Baghdadi Starts Issuing Passports, Tries to Unite Sunni Radicals under IS

Last week, IS leader Abu Bakr al-Baghdadi delivered a taped speech calling on Muslims with military, medical and managerial skills to flock to his newly declared Islamic Caliphate in parts of Syria and Iraq.
“Those who can immigrate to the Islamic State should immigrate, as immigration to the House of Islam is a duty,” exhorted Baghdadi.
The self-anointed “Caliph Ibrahim” said his appeal was especially oriented for “judges and those who have military and managerial and service skills as doctors and engineers in all fields.”
Naturally, the commander of the force tearing through Iraq also expressed an interest in attracting new fighters: “Terrify the enemies of Allah and seek death in the places where you expect to find it,” he advised potential recruits. “Your brothers, on every piece of this earth, are waiting for you to rescue them.”
Not long after Baghdadi’s call, members and sympathizers of the Islamic State, formerly ISIS, began circulating pictures of what purports to be the caliphate’s new passport.
The “State of the Islamic Caliphate” is inscribed at the top of the passport and the bottom reads: “If the holder of this passport is harmed we will deploy armies at his service.”

Caliph Ibrahim builds cabinet and ruling structure

The passport, which IS will reportedly issue to 11,000 people in its Iraq-Syria domain, is being printed at the Mosul “Identification and Passport Center” built in 2011 by Iraqi Prime Minister Nouri al-Maliki’s government.
The facility is scheduled to begin issuing new identity cards next week to the subjects of the caliphate in the new domain designated by Baghdadi as spanning the area from Aleppo in northern Syria to the eastern Iraqi province of Diyala.
The “caliph” has gone so far as to lay out the structure of his government, a development scarcely heeded by the Western media.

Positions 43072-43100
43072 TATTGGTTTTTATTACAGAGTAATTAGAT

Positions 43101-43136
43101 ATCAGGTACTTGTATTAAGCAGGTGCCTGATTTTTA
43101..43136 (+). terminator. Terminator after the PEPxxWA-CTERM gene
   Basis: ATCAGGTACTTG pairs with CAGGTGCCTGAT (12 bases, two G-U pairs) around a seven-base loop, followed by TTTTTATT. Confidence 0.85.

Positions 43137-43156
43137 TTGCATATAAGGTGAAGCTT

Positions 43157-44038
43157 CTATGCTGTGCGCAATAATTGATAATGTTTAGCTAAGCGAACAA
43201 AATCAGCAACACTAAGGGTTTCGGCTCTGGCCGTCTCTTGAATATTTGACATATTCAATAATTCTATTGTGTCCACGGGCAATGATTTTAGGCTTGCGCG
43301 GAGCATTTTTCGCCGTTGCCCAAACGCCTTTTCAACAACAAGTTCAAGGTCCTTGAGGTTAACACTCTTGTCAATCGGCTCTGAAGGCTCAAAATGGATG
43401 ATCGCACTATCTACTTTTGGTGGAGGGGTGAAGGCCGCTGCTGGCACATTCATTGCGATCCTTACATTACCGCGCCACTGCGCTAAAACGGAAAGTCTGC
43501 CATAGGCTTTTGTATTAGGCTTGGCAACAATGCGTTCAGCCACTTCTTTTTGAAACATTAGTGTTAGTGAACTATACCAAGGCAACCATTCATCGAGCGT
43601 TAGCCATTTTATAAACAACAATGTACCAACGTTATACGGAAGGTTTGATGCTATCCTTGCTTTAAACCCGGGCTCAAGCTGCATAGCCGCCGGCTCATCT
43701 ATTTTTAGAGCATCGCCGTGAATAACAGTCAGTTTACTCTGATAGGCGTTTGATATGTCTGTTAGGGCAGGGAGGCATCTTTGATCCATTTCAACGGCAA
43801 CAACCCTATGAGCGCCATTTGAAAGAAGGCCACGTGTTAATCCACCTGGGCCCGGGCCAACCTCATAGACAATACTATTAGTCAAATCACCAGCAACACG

He has named as his deputy premier a comrade known only by the alias of Abu Muslim al-Turkemeni. His cabinet will have seven members, his War Office three, headed by Abu Shema. Six governors have been appointed to the provinces under his rule (see attached map).
Notwithstanding Baghdadi’s bombast and aggressive conquests, al-Maliki this week blamed the Kurds for Iraq’s troubles. On June 9, he accused the semi-autonomous Kurdistan Regional Government (KRG) of hosting the jihadists overrunning the country and besetting it with its worst crisis in years.
”Honestly, we cannot be silent over this and we cannot be silent over Irbil being a headquarters for ISIS and Baath and Al Qaeda and terrorist operations," Maliki said in his weekly televised address.
While the Iraqi prime minister is clearly out to settle scores with Kurdish president Masoud Barzani, who is pushing hard for an independent Kurdish state in Iraq, there is a kernel of fact in his allegation.

IS loses one, wins one

The jihadists are indeed present in the KRG, but also in most of northern, western, and central Iraq. The IS movement has won local affiliates in every Sunni city and tribe, where oaths of loyalty to Baghdadi may be heard daily.
DEBKA Weekly's counterterrorism and Iraq sources say Baghdadi’s call to arms and issue of passports are measures designed to tighten his grip on the many disparate Sunni militias in the area and inculcate a sense of belonging to a strong nation ruled by a firm central government. His chances at successfully uniting these groups are not great. But much depends on Caliph Ibrahim playing the Iraqi political game with the same skill as he displayed in the battlefield.
Our military sources rate his battlefield success rate this week as half and half.
IS armored columns, including tanks, failed in their attempt to take over the Speicher Air Base near Tikrit in northern Iraq, some 170 km north of Baghdad and 11 km west of the Tigris River.
In another audacious operation, Al Qaeda forces reached the Iraq-Saudi Arabia border where, according to the official Saudi version, two suspected militants blew themselves up after two days inside a government building in southern Saudi Arabia.
On July 4, three shells landed in northern Saudi Arabia. No casualties were reported. According to the Saudi Border Guards’ media spokesperson, the shells landed in a residential complex in Arar, near the border with Iraq, at 1:30 pm.
But DEBKA Weekly’s sources report that events went down rather differently. Al Qaeda forces bombarded the border post with at least 40 shells, burning it to the ground. At least six Saudis were killed in this, the caliphate’s first strike on Saudi Arabian soil.

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